The Future of American Infastructure

The April 20-May 6th Economist published an article entitled:  “Life in the Slow Lane“  (I am sure an obvious pun on the Eagles’ “Life in the Fast Lane”, itself a commentary on misspent priorities and self destruction).  This article is referenced the recent Congressional Budget Office’s report on Infrastructure spending, which highlights trends in funding transportation in the U.S.

The Economist article reports (as if this information is something new) on the chronic underfunding of transportation in the U.S., and the demise of a once great transportation network.  When combined with the various reports and studies that have been written over the past ten years, the sum of the articles point to a lack of  will to do something that everyone knows is critical – improve transportation networks.

Generally, spending on infrastructure has tracked general spending at the Federal level (this includes all expenditures (highway, railroads, airports, waterways, etc.)  reported by governmentspending.com). Since 1960, expenditures on transportation increased as the U.S. built out the interstate transportation system, waterways (such as the Tenn-Tom) and locks and dams, and airports through the U.S.  while transit systems were also being developed. The Age of the Engineer was in full swing.   (Figure 1.)

Figure 1.  %Change in total Federal Spending on Transportation and Total Federal Spending.

While spending increased, the U.S. has continued to spend less in transportation as a share of total budgets for a long time (“a gradual disinvestment in the system?”). The net effect resulted in a decline in spending on transportation as a share of total federal expenditures, despite many authorized projects that have never been completed across the nation (Figure 2.).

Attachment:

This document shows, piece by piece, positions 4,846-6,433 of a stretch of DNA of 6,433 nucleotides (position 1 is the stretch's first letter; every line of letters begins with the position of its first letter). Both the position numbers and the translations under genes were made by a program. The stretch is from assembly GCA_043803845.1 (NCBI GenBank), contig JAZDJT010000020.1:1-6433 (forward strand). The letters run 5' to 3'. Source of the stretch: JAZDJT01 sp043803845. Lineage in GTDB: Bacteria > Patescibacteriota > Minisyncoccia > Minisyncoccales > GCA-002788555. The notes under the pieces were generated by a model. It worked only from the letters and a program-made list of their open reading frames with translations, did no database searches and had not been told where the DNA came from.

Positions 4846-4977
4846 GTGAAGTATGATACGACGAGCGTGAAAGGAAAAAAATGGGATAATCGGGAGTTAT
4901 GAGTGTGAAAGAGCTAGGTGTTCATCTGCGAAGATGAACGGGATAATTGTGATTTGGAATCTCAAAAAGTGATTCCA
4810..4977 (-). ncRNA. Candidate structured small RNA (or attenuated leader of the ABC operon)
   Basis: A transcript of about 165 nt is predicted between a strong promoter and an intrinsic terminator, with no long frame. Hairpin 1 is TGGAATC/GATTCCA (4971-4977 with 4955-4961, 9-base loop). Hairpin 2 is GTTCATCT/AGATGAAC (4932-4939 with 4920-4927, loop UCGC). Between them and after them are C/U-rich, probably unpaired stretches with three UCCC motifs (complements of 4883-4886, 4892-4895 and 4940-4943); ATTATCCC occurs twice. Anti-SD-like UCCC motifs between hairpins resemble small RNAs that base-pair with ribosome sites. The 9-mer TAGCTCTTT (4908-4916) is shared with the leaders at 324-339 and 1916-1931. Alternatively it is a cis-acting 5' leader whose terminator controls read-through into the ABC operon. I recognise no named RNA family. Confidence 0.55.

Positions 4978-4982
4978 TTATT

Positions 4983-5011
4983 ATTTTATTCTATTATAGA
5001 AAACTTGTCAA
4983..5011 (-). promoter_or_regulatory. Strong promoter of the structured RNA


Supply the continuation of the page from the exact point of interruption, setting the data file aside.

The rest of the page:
Figure 2.  %Change in total Federal Spending on Transportation as a Share of Total Federal Spending

But focusing only on federal expenditures ignores  and under-reports the large volume of state expenditures on state and local transportation needs.  (Roughly When the role of state spending is added to the federal spending levels, we see that the while the percentage of total government expenditures has increased, the overtime, the share of total expenditures has declined across the entire U.S. at the same time that rising project costs, materials, and related fees and time has lead to a net slowing of projects being constructed while the maintenance backlog continues to overwhelm limited resources.

Figure 3.  %Change in total State, local and Federal Spending on Transportation as a Share of Total Spending

 

Given the rubik of discussions on freight security, livable communities, logistics lead economic development, climate change and energy policy, it is clear that future discussions regarding transportation in the U.S. will remain mired in questions about creating a vision.  The problem is that the potential change dollar’s role as an international currency may change, as well as the price of energy, which may force us to determine if we can continue to live  off the previous investments of our forefathers without developing our generation’s transportation legacy for America.  The question of livable cities, the investment in high speed rail, with the potential corresponding growth in new transportation/city frameworks (such as the   Center for Clean Air Policy’s “Growing Wealthier” suggests)  may be one future, but without the revenue and funding sources identified, I expect there to be more articles in the Economist complaining about America’s Infrastructure.

 

 

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